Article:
When millions of Washingtonians are immunized with a COVID-19 vaccine, countless survivors of the disease will still be left wondering if they will ever feel well.
Judy Schaefer became one of more than 240,000 Washingtonians to contract COVID-19 this year and like countless others, she is wondering how long the virus effects last.
It was on July 17 that her test results came back positive, just five days after her fiancé, a mail carrier with the U.S. Postal Service, came down with the virus along with several coworkers.
A retired federal employee, Schaefer, 56, was an avid hiker before contracting the virus. She enjoyed staying active with her fiancé, a marathon runner. Now she says it’s a daily struggle just to walk down the street.
“It’s a good day if I get out and walk my dog, but most of the time I’m just too tired,” Schaefer said.
Her first few weeks with COVID-19 left her exhausted and unable to do anything but sleep.
According to research by John Hopkins University, mild cases of COVID-19 can last up to two weeks while more serious cases can last six weeks or more.
Nearly five months later, Schaefer’s days are still largely spent reading, watching Netflix, or birdwatching out her window as she contends with a list of lingering symptoms from migraines and fatigue to back aches and shortness of breath, among others.
In that time, Schaefer has seen a general practitioner and a pulmonologist. Her tests were covered by her insurance per the state insurance commissioner’s orders, but no one seems to know how long her symptoms may persist.
At least a third of people who contracted COVID-19 and were not hospitalized are contending with long-term symptoms, according to a CDC report.
With plenty of time on her hands after falling ill, Schaefer was quick to join a COVID-19 research study conducted by the University of Washington hoping her experience could help scientists better understanding the virus.
She is now participating in a pair of two-year-long COVID-19 studies conducted by Seattle’s Fred Hutchinson Cancer Research Center in the hope that scientists can help countless other survivors.
Even though the federal government has approved two separate vaccines this month, she suspects she’ll probably be last in line to receive one having survived COVID-19.
It’s just one price many self-described “COVID long-haulers” will likely have to pay for surviving the virus.
Schaefer said COVID-19 has already taken the life of a high school friend. She says other friends of hers have contracted it. Some recovered quickly while another is a long-hauler like herself.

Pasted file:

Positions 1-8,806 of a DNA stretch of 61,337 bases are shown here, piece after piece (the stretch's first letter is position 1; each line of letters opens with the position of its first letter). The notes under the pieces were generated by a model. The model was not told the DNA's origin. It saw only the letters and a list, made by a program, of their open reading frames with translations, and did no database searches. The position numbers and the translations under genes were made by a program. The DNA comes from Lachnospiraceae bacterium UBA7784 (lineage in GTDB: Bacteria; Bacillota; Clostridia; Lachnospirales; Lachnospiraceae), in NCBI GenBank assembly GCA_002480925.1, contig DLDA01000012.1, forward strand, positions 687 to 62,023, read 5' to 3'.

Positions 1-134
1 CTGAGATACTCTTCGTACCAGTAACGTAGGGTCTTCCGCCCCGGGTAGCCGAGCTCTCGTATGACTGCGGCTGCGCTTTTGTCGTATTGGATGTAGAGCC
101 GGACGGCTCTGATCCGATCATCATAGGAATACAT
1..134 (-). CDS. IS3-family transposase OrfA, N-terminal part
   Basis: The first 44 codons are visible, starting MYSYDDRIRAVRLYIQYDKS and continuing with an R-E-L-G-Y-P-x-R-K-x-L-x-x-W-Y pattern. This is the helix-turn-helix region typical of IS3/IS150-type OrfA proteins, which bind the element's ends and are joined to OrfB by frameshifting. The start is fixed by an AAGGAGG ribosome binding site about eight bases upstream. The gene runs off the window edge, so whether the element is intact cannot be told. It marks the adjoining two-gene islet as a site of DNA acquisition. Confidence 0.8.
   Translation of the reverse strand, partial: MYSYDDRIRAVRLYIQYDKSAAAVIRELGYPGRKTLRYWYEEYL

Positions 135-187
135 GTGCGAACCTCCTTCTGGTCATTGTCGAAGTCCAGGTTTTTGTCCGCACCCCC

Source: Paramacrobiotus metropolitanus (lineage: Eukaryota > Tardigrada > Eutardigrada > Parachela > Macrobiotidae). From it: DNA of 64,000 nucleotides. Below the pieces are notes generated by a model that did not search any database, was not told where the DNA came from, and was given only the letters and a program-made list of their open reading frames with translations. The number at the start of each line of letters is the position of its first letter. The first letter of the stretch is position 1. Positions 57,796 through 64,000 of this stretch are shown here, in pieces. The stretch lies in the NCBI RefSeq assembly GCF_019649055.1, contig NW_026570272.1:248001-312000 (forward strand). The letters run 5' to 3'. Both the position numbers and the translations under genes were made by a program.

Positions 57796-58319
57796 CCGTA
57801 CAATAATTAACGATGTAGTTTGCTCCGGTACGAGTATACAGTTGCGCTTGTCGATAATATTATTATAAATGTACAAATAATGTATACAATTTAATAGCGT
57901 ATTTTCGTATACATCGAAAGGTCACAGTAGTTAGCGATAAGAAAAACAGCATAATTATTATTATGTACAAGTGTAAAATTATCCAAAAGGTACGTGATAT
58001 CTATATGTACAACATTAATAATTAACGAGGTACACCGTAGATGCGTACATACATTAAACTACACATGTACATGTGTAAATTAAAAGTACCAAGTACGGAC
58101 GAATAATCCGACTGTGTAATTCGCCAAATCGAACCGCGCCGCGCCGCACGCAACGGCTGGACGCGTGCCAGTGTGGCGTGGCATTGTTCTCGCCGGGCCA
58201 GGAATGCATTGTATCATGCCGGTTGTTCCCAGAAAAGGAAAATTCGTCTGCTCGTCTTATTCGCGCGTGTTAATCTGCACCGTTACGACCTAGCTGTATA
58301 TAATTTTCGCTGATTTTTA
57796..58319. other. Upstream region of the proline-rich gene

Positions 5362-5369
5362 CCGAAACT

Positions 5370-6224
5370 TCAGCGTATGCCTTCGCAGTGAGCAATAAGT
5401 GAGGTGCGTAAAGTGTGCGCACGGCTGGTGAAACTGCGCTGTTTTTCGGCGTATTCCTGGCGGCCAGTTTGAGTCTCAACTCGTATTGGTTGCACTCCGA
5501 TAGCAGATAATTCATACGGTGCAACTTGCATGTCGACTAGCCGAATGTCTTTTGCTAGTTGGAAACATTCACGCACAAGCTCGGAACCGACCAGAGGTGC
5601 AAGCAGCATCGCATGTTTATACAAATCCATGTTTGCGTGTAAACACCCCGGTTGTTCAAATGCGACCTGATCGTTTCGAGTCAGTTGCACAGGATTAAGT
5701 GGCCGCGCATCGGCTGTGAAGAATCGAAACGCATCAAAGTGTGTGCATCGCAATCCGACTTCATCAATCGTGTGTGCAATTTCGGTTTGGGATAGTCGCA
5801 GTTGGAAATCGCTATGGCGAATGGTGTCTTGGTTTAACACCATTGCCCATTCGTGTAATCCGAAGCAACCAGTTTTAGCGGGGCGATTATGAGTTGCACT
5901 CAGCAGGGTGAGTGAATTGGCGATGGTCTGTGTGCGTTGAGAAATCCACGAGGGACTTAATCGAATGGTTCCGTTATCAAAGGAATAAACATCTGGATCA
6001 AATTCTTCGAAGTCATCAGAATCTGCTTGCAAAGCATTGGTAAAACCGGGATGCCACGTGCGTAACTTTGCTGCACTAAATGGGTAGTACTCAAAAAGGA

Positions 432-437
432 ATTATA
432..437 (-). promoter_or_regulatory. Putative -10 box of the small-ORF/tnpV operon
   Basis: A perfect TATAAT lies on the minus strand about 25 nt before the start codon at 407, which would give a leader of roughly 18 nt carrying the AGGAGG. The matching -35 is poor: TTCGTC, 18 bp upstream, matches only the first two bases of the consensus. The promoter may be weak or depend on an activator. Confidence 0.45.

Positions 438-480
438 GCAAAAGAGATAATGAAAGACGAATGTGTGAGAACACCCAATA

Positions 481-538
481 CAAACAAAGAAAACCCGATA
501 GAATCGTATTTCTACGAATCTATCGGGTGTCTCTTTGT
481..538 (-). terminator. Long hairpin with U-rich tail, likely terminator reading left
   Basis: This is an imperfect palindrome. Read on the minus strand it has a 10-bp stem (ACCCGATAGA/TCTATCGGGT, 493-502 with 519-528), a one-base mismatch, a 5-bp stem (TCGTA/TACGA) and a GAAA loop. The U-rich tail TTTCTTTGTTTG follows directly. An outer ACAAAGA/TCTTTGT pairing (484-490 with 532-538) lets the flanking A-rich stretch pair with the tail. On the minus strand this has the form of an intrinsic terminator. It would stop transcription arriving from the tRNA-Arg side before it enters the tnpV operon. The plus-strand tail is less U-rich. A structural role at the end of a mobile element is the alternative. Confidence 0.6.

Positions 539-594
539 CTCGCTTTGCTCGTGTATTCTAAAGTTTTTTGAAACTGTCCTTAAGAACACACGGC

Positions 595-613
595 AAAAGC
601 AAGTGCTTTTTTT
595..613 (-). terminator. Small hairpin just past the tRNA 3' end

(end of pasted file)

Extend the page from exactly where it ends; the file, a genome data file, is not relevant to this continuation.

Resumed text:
“I definitely never want COVID again,” Schaefer said. “My biggest worry is that I’ll be a long-hauler the rest of my life.”
Guy Palmer, professor of Pathology and Infectious Diseases at Washington State University, says there are a host of explanations for why COVID-19 long-haulers like Schaefer are still exhibiting symptoms.
Many may be infected by an unidentified strain of the virus, Palmer said. Others may be experiencing what he describes as recrudescence, which sees an infection go into remission and then intensify in response to outside stressors.
“Say I’ve had an infection, kind of got it under control, I’m feeling better,” Palmer said. “And then I’m stressed or something else happens. And if it’s the same infection, and it just multiplies and becomes symptomatic, that would be called a recrudescence. You’ve kind of got it under control, and then it comes back on you.”
Palmer says survivors of COVID-19 are likely to develop some level of immunity to the virus for some time, but it’s the immune system that could be bringing on what he calls post-inflammatory reactions.
When the body is infected, it is up to small proteins called cytokines to regulate immune responses to fight foreign pathogens, but may not “reset” afterward.
“These cytokines respond in a really vigorous manner,” Palmer said. “And that’s what makes us well. Over time, those will reset back to their pre-infection levels. But not all people reset at the same time, and some really have a difficult time resetting. That’s why we see these post inflammatory events.”
Palmer says the phenomenon is similar to what scientists see in Lyme Disease patients where inflammation only begets more inflammation.
“You have this ongoing inflammation even after you’ve cleared the virus,” Palmer said. “But you’ve triggered this inflammation, which is ongoing and is not resetting, it gets into kind of a positive feedback loop, where acute inflammation gives you more acute inflammation.”
Washington’s Department of Health has not decided whether COVID-19 survivors will be eligible for vaccinations, according to Cory Portner, a spokesperson with the department.
Vaccinations, as Palmer puts it, could “level the playing field” for survivors of the virus by providing enough antibodies to reset their immune systems.
Pfizer’s COVID-19 vaccine is expected to provide up to a year of protection after two doses taken about three weeks apart.
Washington will devote thousands of doses to its healthcare workers and long-term care facilities. Millions more doses are anticipated early next year.
Long-haulers like Schaefer will have to wait for the day when a shot in the arm could bring them back any feelings of normalcy.
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